In 1991 Wonder Man got his first shot at a regular series with editor Fabian Nicieza, writer Gerard Jones and penciller Jeff Johnson. Although the series wasn't lacking in ideas and talented people behind it, it wouldn't last past its 29 issues and two annuals. One thing old Wonder Man fans blame for its cancellation was the many company wide crossovers during its first year, its re-invention of the character and its lack of continuity with previous Wonder Man history. Today recent Avengers writers have made most of this series tie nicely with Marvel continuity. The series had interesting stories, great character development and beautiful artwork and even though it didn't exactly set the comic book business on fire it is still remembered by many Wonder Man fans with fond memories. It was Wonder Man's first chance at an ongoing series and a venerable effort. I recently had the opportunity to correspond with the series writer Gerard Jones and talk about his work with Wonder Man.
1-Could you tell us how did the Wonder Man series came to be? Where you the first choice as a writer for the series? Was this the first time a Wonder Man ongoing series had been planned at Marvel? What is the history behind the series?

A: That was a boom time in comics, and lots of superheroes were being given their own titles. Fabian Nicieza was a pretty new editor there and Wonder Man was sort of his mainstream try-out series, I think.
2- What was your background as a writer at the time?

A: I was writing quite a bit for DC at the time, especially Green Lantern and Justice League titles, and Fabian felt I'd be right for WM for my sense of humor and character. I think he liked the humor in "The Trouble with Girls," too. He talked to some other writers too, but I think my proposal was most in line with the direction he wanted to go.
3- Where you familiar with Wonder Man or the Avengers before you started the series? If so do you have a writer's style or previous vision of the character of Wonder Man that you used as springboard for your series, lets say David

Michelinie, Jim Shooter, Steve Englehart, John Byrne or Roy Thomas? Do you have a favorite Avengers run?
A: I hadn't read Avengers regularly for many years, and had only a vague idea of Wonder Man. So he was kind of a blank slate to me. I approached him from the angle, "What would a superhero in Hollywood who wanted to be an actor be like?" rather than from any previous conception of him.

4- What character traits you liked about Simon Williams before your series started, what character traits you disliked? Was he one of your favorite Avengers? How would you define the character of Simon Williams?

A: I liked the self-absorption and superficiality suggested by some of the scenes around his acting aspirations--I thought that made an interesting contrast with his past experiences with death, the depth and darkness of the character, which would be fun to unfold in the series. I didn't like the fact that his continuity was so damned complicated, or that the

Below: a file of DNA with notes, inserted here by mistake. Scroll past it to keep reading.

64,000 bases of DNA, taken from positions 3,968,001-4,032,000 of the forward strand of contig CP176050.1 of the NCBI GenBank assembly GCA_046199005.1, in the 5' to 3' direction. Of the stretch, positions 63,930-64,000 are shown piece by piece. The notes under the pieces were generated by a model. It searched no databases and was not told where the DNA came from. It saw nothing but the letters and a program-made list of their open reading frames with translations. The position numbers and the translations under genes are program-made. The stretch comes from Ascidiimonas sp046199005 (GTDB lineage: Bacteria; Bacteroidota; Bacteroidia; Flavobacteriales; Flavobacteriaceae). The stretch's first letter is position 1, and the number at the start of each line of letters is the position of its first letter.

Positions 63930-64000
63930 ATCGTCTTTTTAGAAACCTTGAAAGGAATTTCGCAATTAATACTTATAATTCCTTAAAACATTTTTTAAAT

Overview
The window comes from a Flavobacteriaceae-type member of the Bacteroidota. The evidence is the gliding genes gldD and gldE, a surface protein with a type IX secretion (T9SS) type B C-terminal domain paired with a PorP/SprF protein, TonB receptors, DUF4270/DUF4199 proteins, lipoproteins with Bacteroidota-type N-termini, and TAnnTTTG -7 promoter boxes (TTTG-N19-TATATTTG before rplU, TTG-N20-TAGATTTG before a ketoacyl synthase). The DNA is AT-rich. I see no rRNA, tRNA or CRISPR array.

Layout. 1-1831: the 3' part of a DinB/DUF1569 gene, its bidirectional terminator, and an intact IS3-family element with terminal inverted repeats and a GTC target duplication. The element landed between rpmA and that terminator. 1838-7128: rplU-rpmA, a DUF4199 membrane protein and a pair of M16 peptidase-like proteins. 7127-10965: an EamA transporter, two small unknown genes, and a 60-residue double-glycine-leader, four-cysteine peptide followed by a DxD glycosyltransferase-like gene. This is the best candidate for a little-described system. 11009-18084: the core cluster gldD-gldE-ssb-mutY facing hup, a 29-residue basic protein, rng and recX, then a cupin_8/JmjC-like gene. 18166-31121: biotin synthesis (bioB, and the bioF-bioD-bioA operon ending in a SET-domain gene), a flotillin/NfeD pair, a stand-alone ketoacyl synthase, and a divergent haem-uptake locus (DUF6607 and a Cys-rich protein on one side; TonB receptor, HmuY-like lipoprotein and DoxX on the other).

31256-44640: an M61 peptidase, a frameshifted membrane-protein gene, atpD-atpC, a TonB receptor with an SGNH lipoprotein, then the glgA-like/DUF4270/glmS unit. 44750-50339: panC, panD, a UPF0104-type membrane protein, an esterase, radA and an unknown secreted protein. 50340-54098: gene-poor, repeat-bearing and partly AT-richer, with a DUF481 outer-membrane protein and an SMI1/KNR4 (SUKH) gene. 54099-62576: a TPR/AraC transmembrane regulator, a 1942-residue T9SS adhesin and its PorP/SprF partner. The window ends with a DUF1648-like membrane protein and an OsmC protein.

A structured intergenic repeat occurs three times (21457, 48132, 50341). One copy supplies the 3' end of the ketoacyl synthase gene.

character was so much about his own past. That's why I wanted to take him quickly outside the whole Avengers/Scarlet Witch reality and jumpstart him with a new life that didn't refer back to anything.
5-How much communication was there between you and the Avengers West Coast creative team about the direction of Wondy's character, and his relationship with Wanda?
A: Very little, unfortunately. At the time we started very little was being done with him in AWC, so we felt like we had a wide open field. When Roy Thomas took over the series I think he felt frustrated that Wonder Man was so tied up by the continuity we'd been working out. We just kind of ran our separate shops thereafter.
6-Wonder Man participated in two major crossovers, each of which took up three issues of the series. Do you think this helped or hurt the book, both in terms of sales and stories?
A: It was a short term boost to sales--the crossover issues did better than the regular issues, which were only doing moderately
well--but I think it hurt us long term. That kind of giant, whole-company crossover usually hurts the more distinctive series long term. It breaks the rhythm, confuses the regular audience, makes the stories harder to tell.
7- One major storyline of the book was the Savage Wonder Man, which made Simon more of a Hulk-like character by making his powers tied to his rage. What was the reasoning behind that change, and do you think it was effective? Also the series started as a book filled with humor and suddenly after the Galactic Storm crossover it became a lot more serious with a darker tone. Why such a 360 degree turn?
A: I wanted to play more with his non-physical nature, so the emotion/power link was something I'd been planning to explore all along. But the "savage" angle happened because it wasn't selling well as a lighter, funnier series. Savage anger was doing pretty well for Marvel in those years, so it was suggested that we try that.
8- The controversial Hidden Depth storyline made a number of revelations that conflicted with established continuity (such as Simon's mother being dead, although she had appeared in a number of AWC issues). Were these changes intentional or accidental? If they were intentional, what was the reason for the changes?
A: The continuity errors were just due to my lack of knowledge. I hadn't been able to read all the old issues. Neither had Fabian. We asked around on some things, but may not have asked the right people. Someone told me the mom was dead, I don't remember who. Frankly, I don't think either of us made precise continuity a real priority. We wanted to get strong stories told. But I understand why such things annoy devoted fans.